Manufacturers ‘call on government to push the petrol and diesel ban back until 2035’

Carmakers have reportedly asked for a more ‘realistic’ phase-out date

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Car manufacturers have reportedly called on the government to delay the ban on the sales of new petrol diesel cars and vans at least until 2035.

Transport Secretary Grant Shapps revealed that carmakers told him during a meeting recently that a ‘more realistic’ target would be five years later than the government’s announced ban.

Mr Shapps said: “Many of the manufacturers felt the Department for Transport needed to set an end date for the sale of vehicles with internal combustion engines, with many suggesting a realistic phase-out could be 2035.

“Combined with incentives and tax support, they thought that such a deadline would help drive the acceleration of zero emission vehicles until the time when price parity is achieved with petrol models.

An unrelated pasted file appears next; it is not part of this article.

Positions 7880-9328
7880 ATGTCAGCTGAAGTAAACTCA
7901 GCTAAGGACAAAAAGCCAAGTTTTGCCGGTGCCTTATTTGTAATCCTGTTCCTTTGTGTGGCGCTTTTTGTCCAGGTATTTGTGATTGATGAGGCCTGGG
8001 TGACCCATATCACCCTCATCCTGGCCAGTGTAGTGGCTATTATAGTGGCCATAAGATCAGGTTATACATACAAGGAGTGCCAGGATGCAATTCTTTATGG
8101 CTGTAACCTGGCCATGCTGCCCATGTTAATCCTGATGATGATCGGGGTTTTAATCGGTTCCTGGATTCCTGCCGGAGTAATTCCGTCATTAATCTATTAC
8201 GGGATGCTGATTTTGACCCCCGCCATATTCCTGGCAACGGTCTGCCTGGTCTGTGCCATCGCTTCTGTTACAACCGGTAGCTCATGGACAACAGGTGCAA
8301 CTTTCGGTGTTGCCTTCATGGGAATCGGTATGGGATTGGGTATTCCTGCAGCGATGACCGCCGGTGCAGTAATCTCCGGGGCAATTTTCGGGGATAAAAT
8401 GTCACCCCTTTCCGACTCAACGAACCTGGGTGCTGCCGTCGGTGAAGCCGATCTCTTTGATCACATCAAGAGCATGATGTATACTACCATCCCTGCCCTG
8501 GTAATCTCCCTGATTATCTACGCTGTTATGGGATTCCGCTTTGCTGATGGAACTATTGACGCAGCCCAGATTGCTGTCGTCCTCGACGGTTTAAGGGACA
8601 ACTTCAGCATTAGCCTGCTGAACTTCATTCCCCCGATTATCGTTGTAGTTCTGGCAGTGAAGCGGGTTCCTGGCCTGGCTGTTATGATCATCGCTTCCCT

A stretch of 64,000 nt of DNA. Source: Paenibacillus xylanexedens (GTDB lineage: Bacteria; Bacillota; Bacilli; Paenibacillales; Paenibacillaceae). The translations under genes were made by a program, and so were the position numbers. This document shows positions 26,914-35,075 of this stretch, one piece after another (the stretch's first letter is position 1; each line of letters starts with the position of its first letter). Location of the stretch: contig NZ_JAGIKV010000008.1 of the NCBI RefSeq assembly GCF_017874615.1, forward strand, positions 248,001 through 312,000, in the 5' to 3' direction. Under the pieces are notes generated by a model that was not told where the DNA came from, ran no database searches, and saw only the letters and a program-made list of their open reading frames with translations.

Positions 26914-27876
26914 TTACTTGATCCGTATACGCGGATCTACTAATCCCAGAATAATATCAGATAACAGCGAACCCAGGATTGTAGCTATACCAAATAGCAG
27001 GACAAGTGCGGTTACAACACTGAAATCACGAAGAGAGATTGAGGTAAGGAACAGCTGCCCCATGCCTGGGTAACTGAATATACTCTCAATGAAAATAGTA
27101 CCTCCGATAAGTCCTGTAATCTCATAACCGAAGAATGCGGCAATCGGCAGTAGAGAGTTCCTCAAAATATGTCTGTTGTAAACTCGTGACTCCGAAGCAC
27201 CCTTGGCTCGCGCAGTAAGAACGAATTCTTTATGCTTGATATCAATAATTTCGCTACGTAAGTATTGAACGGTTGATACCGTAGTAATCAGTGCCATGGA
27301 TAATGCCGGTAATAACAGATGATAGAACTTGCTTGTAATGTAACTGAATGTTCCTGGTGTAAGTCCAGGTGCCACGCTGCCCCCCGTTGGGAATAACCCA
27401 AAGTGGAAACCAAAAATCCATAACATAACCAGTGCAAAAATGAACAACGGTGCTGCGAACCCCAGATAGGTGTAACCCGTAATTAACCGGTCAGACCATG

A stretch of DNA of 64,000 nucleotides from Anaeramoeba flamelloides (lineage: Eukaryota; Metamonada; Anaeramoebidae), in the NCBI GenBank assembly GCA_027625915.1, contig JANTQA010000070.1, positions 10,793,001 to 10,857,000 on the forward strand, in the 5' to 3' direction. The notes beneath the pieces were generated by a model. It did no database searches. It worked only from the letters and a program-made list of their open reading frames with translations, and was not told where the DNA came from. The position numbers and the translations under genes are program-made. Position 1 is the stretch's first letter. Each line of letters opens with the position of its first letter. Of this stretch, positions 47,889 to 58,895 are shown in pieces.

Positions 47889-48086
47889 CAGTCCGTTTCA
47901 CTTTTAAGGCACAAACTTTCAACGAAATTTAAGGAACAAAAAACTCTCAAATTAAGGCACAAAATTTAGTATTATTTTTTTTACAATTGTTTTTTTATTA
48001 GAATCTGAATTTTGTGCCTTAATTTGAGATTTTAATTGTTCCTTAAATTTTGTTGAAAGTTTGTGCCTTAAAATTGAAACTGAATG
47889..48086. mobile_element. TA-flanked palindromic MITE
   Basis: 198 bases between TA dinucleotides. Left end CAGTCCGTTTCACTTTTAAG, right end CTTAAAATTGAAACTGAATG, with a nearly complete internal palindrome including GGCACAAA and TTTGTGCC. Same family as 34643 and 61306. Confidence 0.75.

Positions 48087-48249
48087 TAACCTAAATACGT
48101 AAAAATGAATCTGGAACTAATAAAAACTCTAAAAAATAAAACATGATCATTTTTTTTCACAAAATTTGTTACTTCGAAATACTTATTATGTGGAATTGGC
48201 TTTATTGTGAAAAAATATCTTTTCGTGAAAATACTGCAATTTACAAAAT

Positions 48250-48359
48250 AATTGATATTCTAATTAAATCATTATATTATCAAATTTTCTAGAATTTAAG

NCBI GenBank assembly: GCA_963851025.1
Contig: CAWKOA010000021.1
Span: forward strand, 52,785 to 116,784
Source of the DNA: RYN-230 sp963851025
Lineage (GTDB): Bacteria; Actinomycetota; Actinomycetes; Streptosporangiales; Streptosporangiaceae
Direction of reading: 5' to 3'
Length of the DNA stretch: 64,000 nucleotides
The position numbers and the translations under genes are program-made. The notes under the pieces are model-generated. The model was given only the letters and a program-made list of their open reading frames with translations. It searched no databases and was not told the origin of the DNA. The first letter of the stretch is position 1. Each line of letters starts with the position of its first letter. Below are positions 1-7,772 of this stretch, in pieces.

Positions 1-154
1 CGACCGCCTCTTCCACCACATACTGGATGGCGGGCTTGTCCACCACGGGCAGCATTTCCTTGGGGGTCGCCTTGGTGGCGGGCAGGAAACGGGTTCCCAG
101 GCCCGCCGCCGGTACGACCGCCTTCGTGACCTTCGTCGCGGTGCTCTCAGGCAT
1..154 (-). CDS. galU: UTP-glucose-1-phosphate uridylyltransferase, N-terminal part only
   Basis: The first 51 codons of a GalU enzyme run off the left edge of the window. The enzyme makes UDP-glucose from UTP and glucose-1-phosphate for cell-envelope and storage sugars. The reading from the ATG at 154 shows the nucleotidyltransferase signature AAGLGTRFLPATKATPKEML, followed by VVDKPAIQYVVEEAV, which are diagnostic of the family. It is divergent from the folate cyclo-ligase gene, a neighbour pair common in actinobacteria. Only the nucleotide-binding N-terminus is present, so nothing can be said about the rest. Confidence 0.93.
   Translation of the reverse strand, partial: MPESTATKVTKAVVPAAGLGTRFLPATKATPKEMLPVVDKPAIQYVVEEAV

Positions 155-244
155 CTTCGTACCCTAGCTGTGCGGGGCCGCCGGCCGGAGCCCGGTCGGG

“The manufacturers made clear that they are looking to government to provide a stable policy framework so that can itself stimulate demand.”

Society of Motor Manufacturers and Traders (SMMT) Chief Executive Mike Hawes said: “Industry regularly engages with government at different levels and on a range of topics and SMMT and its members had discussions with the government on a proposed end of sale date for petrol and diesel cars and vans last year.

“With the UK Government setting out its ambitions in its 10 Point Plan in November 2020, industry now has a timeline for the transition to electrification, and many manufacturers have already announced a commitment to this goal, both for the UK and globally.”

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